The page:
Review: Craving gravy or love in the time of cannibalism opening night

Dakota Baggett

The name says it all.

There was gravy, a bit of love, and, yes, there was definitely cannibalism. The play was shocking, funny, and even briefly sad, but in the end it had a fairytale ending.

“Craving Gravy” is a real and relatable play, aside from the fact that it was set after an apocalypse.  Men and women both can associate with the play, which makes it a good show for a date if any love birds on campus are looking for a fun inexpensive night – not to mention it is a great way to come out and support your fellow Rams in the campus theatre.

That is really all that can be said about the production for now. Like any TV show, movie, or book, it is best not to give away any spoilers. It is just one of those things that have to be experienced first-hand.

Photo By: Madalyn Russell

Photo By: Madalyn Russell

“This is a show that will keep you laughing and smiling, “said Jessica LaVilla (Gilroy), senior and Theatre major as well as a lead character.  It’s a fun show.”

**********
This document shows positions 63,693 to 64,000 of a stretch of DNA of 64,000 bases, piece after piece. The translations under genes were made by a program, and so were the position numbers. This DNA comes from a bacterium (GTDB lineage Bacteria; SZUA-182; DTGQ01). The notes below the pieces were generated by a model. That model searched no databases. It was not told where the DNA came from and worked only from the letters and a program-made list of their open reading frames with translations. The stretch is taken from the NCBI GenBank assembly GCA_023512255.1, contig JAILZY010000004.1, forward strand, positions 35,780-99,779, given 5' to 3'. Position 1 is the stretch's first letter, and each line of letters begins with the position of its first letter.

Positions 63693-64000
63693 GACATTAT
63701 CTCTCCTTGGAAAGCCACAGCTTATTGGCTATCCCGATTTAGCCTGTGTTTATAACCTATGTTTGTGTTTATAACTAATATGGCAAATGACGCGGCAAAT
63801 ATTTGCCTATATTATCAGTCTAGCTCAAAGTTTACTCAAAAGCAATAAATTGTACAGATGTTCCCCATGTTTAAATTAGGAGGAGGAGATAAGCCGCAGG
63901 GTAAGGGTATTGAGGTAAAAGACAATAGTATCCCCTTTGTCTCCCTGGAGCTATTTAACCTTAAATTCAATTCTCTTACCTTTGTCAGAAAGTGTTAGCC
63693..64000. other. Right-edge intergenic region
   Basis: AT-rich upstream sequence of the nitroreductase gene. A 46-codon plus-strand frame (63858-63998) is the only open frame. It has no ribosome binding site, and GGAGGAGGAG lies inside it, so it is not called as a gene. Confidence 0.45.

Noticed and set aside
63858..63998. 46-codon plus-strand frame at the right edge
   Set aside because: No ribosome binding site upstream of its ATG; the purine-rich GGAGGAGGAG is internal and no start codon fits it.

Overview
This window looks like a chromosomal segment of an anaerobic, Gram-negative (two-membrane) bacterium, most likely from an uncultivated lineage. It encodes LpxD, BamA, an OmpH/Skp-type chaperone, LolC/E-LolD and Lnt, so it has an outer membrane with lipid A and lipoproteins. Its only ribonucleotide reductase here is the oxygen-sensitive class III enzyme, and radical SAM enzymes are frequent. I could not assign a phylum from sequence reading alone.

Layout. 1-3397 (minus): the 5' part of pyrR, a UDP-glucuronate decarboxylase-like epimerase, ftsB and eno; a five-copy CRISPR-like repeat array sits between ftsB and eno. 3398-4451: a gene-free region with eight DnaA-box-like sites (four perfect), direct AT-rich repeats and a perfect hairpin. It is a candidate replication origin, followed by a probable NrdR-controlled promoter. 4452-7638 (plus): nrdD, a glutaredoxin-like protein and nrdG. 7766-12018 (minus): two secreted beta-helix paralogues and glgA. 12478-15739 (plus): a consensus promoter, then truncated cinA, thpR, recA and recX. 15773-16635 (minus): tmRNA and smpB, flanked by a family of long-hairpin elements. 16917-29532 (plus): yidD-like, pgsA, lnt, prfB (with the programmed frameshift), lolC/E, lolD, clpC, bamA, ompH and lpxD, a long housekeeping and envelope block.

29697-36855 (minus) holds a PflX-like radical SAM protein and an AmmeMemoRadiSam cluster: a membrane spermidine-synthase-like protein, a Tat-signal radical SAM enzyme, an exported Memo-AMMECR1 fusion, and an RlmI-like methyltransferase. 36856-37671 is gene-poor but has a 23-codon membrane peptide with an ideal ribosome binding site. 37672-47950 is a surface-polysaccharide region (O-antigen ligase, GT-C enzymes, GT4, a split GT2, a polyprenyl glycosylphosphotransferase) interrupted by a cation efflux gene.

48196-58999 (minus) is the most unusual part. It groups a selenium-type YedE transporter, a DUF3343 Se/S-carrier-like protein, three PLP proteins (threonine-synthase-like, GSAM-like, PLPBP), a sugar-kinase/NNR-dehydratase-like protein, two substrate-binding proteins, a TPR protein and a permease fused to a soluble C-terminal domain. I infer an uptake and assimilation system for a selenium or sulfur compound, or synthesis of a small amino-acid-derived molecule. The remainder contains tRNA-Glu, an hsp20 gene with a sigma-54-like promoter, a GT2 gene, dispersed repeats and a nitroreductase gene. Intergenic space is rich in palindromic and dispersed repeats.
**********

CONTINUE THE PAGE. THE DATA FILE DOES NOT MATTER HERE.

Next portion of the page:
Cast member Spencer Baker (Delroy) enjoyed performing in and the audience reaction to the first three shows.

“I think opening night went great,” he stated. “We had a great turnout and everyone seemed to really enjoy it. We’ve had smaller crowds, but everyone who has gone really seemed to enjoy it, and I think that’s all that really matters.

“The shows are going great,” he continued, “but it never hurts to have a sold out audience, of course. When we had four performances left, I expected to see a larger turnout and a lot more smiling faces coming to support their fellow Wesleyanites. It’s a bizarre show with a great hidden message, and it’s something that needed to be shared with the rest of the campus.”

Sophomore biology major Aleksei Barrera said: “I really liked it and thought that it was well put together. My favorite character was the Charmer (played by sophomore Theatre major Cameron Byerly). “He kept his part straight, didn’t laugh and was great at preforming his character.”

With the first weekend over, there now have been three performances leaving just with more week beginning and ending Thursday-Sunday, Oct. 3-6. There were no negative comments about the show before or after the opening , and while the first night was an audience hit, practice appears to make perfect.

For less than half the price of a movie ticket, the community can see solid entertainment while supporting drama on campus and the Texas Wesleyan Theatre  Department.